May 08, 2017
William Penn originally intended Centre Square to serve as the center point of Philadelphia.
While his four other squares were set away as green spaces, Penn envisioned Centre Square as location for a Quaker meeting house, a marketplace and a state house.
City Hall has stood on Centre Square for more than a century, its 548-foot tower visible throughout much of the city.
But Penn's vision for the space, later known as Penn Square, never really came to fruition. In reality, it would take two centuries for an government building to occupy Centre Square.
A Quaker meeting house was indeed constructed on the southwest corner of Centre Square in 1685, according to 19th century historian John Fanning Watson. But Philadelphia didn't develop as Penn expected, with two thriving waterfronts linked by a public center for government and commerce.
Instead, development surged along the Delaware River, where settlers quickly established centers for commerce and government. Centre Square mostly remained in its natural state — a forest of oak and hickory trees where Philadelphia residents spotted deer and turkey — well into the 18th century.
The Quaker meeting house, located far from the action, initially was used for day meetings. Another meeting house, near Front and Mulberry (now Arch) streets, was used at night. But being so far away, the Centre Square meeting house eventually became deserted.
The state house and market place never were constructed, at least not as Penn envisioned.
Until the American Revolution, Centre Square served as the starting point for horse races, with a pathway heading out to the Schuylkill River.
Much of the area west of Broad Street remained wooded until the Revolution. Known as Centre Woods, the area was part of the proprietary's estate. A man named Adam Poth cared for the woods. But they were cut down and sold to the British when the redcoats captured the city during the American Revolution.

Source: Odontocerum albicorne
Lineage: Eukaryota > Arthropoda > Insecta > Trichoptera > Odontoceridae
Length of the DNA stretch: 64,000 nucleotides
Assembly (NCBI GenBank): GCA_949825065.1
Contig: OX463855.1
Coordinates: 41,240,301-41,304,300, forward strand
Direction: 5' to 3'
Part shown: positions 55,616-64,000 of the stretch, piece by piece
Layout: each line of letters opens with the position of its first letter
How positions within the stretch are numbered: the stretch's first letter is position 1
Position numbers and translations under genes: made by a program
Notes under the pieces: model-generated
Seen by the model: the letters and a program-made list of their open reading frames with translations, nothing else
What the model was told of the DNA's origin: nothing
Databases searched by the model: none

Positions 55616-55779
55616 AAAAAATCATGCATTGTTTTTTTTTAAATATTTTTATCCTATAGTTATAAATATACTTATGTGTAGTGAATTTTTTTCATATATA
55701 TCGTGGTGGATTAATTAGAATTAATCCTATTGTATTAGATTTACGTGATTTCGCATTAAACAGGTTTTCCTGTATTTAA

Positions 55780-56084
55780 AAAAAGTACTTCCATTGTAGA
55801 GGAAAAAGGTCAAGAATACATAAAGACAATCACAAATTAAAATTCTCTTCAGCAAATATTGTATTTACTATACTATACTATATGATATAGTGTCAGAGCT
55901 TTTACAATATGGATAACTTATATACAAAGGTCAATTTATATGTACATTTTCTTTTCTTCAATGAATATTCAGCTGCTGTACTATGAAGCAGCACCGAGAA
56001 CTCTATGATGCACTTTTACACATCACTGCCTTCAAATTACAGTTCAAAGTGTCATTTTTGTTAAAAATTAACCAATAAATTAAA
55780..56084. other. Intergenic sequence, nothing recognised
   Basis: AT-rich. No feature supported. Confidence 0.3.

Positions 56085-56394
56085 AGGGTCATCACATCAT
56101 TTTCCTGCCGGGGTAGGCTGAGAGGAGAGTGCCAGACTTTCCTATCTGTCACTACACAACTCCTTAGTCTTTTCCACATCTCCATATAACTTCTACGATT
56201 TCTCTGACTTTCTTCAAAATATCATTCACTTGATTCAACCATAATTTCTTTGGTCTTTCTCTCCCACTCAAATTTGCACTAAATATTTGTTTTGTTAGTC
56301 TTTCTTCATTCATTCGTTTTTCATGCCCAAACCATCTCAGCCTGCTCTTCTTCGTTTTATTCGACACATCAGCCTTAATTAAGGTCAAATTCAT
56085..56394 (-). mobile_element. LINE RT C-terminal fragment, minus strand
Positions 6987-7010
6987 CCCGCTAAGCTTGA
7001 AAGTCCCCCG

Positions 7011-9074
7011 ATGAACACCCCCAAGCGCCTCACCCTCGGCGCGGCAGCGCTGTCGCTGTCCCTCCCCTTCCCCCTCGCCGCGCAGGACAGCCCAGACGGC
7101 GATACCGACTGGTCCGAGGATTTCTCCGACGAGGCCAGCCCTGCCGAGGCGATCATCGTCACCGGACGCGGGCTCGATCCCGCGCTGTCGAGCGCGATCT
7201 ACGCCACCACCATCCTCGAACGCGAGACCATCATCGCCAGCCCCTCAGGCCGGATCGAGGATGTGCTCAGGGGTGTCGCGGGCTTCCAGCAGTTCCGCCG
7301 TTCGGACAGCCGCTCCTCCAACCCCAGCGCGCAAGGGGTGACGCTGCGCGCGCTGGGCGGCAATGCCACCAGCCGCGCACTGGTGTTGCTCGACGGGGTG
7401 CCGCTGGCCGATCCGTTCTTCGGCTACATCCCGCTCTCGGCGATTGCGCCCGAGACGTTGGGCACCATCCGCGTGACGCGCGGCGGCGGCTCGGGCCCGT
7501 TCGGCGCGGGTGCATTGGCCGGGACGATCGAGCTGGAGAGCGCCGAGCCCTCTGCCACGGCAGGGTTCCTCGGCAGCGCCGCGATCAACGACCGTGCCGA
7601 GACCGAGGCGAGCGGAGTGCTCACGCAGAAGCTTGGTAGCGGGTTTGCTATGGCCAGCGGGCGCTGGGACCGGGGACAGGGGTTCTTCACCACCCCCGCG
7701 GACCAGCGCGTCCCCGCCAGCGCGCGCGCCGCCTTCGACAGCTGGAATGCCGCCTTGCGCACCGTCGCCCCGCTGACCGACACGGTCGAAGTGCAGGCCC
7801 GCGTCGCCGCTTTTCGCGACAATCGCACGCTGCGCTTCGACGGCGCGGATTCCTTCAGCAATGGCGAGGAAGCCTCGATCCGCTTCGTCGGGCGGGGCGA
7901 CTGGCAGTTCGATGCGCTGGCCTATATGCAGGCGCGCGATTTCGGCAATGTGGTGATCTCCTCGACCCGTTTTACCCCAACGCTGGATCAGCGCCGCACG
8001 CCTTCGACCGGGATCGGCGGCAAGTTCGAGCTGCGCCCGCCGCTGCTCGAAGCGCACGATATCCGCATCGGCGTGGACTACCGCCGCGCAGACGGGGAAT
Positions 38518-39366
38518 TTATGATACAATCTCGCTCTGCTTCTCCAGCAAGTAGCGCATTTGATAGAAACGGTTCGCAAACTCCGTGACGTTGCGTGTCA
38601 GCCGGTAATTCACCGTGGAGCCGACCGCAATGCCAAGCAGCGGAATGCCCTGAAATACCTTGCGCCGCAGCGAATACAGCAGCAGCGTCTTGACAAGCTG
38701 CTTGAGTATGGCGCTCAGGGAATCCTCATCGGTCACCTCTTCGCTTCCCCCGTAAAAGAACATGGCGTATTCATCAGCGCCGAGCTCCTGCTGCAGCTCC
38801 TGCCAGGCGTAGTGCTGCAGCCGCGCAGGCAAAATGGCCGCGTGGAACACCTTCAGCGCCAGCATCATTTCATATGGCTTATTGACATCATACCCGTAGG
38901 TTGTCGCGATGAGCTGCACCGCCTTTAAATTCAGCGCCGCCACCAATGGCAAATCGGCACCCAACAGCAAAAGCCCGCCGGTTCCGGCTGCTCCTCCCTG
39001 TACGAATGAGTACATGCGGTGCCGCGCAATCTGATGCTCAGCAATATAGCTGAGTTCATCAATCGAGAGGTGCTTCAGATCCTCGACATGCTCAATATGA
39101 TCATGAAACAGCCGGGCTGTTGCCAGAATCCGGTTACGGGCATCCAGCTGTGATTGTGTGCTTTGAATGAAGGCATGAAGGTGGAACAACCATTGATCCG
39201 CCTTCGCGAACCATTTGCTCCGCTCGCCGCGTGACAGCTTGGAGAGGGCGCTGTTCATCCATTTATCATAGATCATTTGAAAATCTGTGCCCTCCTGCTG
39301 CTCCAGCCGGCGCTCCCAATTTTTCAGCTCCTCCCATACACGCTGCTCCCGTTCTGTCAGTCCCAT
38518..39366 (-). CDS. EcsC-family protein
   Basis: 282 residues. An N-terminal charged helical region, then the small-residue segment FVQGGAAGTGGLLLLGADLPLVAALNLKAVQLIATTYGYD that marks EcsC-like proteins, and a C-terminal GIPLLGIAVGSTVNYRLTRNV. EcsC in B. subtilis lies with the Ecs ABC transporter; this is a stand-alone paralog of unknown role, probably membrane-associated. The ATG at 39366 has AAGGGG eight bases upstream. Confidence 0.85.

Once Centre Square was cleared, it served as a military training space and an execution grounds.
Centre Square played a minor role in one of Philadelphia's early murder cases.
A British officer in the Royal American regiment, Lt. Bruluman, sought to end his life during Philadelphia's colonial days. But he did not want to commit suicide. Rather, he decided to commit a crime that would result in his execution.
Bruluman "soured by some disgust, or perhaps insane, was weary of life," according to Henry Simpson's account in "The Lives of Eminent Philadelphians, Now Deceased."
And so, on Sept. 4, 1760, Bruluman set out to kill the first person he encountered.
Carrying a musket, the soldier headed for Centre Square, where he encountered a doctor, Thomas Cadwalader, who bowed and greeted Bruluman warmly. Though Cadwalader was a stranger, he decided he could not kill him, due to his kind manners, Simpson wrote.
But Bruluman was committed to killing someone. He headed for a tavern not far from Centre Square, where he drank liquor before heading upstairs into the billiards room.
There, Bruluman observed Robert Scull playing billiards with several other men, according to the "New Newgate Calendar: Being Interesting Memories of Notorious Characters."
As Scull hit a ball into one of the pockets, Bruluman said "Sir, you are a good marksman, now I'll show you a fine stroke." He then fired two musket balls into Scull's body.
"Sir, I have no malice or ill will against you;" Bruluman reportedly said. "I never saw you before, but I was determined to kill somebody, that I might be hanged, and you happen to be the man; and I am very sorry for your misfortune."
Before he died, Scull said he forgave his shooter and asked that Bruluman's life be spared. It was not. Bruluman was executed.
The Fairmount Water Works, located along the edge of the Schuylkill River, stands as a National Historic Landmark where people now host wedding receptions and dinners.
But its predecessor was located in Centre Square.
Designed by Benjamin Henry Latrobe, The Centre Square Pump House combined a classical appearance with a functional structure.